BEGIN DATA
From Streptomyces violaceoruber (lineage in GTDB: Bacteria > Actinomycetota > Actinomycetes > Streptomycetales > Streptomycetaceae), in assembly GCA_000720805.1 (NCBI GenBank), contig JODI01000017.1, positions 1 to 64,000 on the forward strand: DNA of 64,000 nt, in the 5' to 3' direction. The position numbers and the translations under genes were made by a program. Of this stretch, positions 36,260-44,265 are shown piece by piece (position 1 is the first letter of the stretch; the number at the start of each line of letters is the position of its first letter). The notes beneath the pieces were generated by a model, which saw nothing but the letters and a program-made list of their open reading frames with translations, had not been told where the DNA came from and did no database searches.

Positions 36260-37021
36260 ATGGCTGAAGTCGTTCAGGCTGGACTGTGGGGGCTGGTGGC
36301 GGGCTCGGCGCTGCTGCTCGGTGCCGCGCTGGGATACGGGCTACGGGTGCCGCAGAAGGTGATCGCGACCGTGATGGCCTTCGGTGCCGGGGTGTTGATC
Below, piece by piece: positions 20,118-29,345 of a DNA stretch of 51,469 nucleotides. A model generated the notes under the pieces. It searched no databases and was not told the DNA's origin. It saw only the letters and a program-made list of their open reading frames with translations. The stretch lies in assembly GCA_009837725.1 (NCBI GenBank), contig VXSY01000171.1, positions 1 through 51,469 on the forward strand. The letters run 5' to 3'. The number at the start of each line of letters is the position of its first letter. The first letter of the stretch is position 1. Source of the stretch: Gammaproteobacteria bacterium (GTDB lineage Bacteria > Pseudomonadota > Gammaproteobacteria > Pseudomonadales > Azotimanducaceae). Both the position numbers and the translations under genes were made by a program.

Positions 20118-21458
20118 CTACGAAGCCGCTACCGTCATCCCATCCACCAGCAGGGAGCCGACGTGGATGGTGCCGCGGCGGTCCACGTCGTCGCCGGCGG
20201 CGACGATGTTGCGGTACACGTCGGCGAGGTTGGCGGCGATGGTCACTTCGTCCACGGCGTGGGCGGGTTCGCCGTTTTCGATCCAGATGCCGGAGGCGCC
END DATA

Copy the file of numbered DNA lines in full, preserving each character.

From Streptomyces violaceoruber (lineage in GTDB: Bacteria > Actinomycetota > Actinomycetes > Streptomycetales > Streptomycetaceae), in assembly GCA_000720805.1 (NCBI GenBank), contig JODI01000017.1, positions 1 to 64,000 on the forward strand: DNA of 64,000 nt, in the 5' to 3' direction. The position numbers and the translations under genes were made by a program. Of this stretch, positions 36,260-44,265 are shown piece by piece (position 1 is the first letter of the stretch; the number at the start of each line of letters is the position of its first letter). The notes beneath the pieces were generated by a model, which saw nothing but the letters and a program-made list of their open reading frames with translations, had not been told where the DNA came from and did no database searches.

Positions 36260-37021
36260 ATGGCTGAAGTCGTTCAGGCTGGACTGTGGGGGCTGGTGGC
36301 GGGCTCGGCGCTGCTGCTCGGTGCCGCGCTGGGATACGGGCTACGGGTGCCGCAGAAGGTGATCGCGACCGTGATGGCCTTCGGTGCCGGGGTGTTGATC
Below, piece by piece: positions 20,118-29,345 of a DNA stretch of 51,469 nucleotides. A model generated the notes under the pieces. It searched no databases and was not told the DNA's origin. It saw only the letters and a program-made list of their open reading frames with translations. The stretch lies in assembly GCA_009837725.1 (NCBI GenBank), contig VXSY01000171.1, positions 1 through 51,469 on the forward strand. The letters run 5' to 3'. The number at the start of each line of letters is the position of its first letter. The first letter of the stretch is position 1. Source of the stretch: Gammaproteobacteria bacterium (GTDB lineage Bacteria > Pseudomonadota > Gammaproteobacteria > Pseudomonadales > Azotimanducaceae). Both the position numbers and the translations under genes were made by a program.

Positions 20118-21458
20118 CTACGAAGCCGCTACCGTCATCCCATCCACCAGCAGGGAGCCGACGTGGATGGTGCCGCGGCGGTCCACGTCGTCGCCGGCGG
20201 CGACGATGTTGCGGTACACGTCGGCGAGGTTGGCGGCGATGGTCACTTCGTCCACGGCGTGGGCGGGTTCGCCGTTTTCGATCCAGATGCCGGAGGCGCC